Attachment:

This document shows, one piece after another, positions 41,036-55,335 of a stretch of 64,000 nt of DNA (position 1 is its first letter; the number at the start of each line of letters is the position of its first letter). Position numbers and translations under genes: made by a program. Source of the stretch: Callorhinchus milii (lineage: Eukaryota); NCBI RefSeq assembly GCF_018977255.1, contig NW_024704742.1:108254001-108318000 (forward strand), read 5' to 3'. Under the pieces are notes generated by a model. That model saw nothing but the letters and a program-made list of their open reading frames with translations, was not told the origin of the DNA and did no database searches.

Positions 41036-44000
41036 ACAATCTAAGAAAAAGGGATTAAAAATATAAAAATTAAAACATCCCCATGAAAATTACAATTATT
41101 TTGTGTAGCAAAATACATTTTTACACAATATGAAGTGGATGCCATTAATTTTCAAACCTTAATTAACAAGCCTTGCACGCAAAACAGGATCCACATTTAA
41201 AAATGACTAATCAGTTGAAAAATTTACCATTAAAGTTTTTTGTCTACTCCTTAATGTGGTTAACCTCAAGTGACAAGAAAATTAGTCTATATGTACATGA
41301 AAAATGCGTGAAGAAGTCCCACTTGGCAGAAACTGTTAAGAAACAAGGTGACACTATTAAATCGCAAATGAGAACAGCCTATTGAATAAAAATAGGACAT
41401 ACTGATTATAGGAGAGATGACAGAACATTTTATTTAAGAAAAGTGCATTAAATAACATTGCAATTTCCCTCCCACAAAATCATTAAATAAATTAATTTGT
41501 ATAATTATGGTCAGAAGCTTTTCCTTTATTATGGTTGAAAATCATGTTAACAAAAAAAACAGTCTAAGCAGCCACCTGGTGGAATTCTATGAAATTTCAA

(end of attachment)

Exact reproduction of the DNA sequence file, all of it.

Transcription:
This document shows, one piece after another, positions 41,036-55,335 of a stretch of 64,000 nt of DNA (position 1 is its first letter; the number at the start of each line of letters is the position of its first letter). Position numbers and translations under genes: made by a program. Source of the stretch: Callorhinchus milii (lineage: Eukaryota); NCBI RefSeq assembly GCF_018977255.1, contig NW_024704742.1:108254001-108318000 (forward strand), read 5' to 3'. Under the pieces are notes generated by a model. That model saw nothing but the letters and a program-made list of their open reading frames with translations, was not told the origin of the DNA and did no database searches.

Positions 41036-44000
41036 ACAATCTAAGAAAAAGGGATTAAAAATATAAAAATTAAAACATCCCCATGAAAATTACAATTATT
41101 TTGTGTAGCAAAATACATTTTTACACAATATGAAGTGGATGCCATTAATTTTCAAACCTTAATTAACAAGCCTTGCACGCAAAACAGGATCCACATTTAA
41201 AAATGACTAATCAGTTGAAAAATTTACCATTAAAGTTTTTTGTCTACTCCTTAATGTGGTTAACCTCAAGTGACAAGAAAATTAGTCTATATGTACATGA
41301 AAAATGCGTGAAGAAGTCCCACTTGGCAGAAACTGTTAAGAAACAAGGTGACACTATTAAATCGCAAATGAGAACAGCCTATTGAATAAAAATAGGACAT
41401 ACTGATTATAGGAGAGATGACAGAACATTTTATTTAAGAAAAGTGCATTAAATAACATTGCAATTTCCCTCCCACAAAATCATTAAATAAATTAATTTGT
41501 ATAATTATGGTCAGAAGCTTTTCCTTTATTATGGTTGAAAATCATGTTAACAAAAAAAACAGTCTAAGCAGCCACCTGGTGGAATTCTATGAAATTTCAA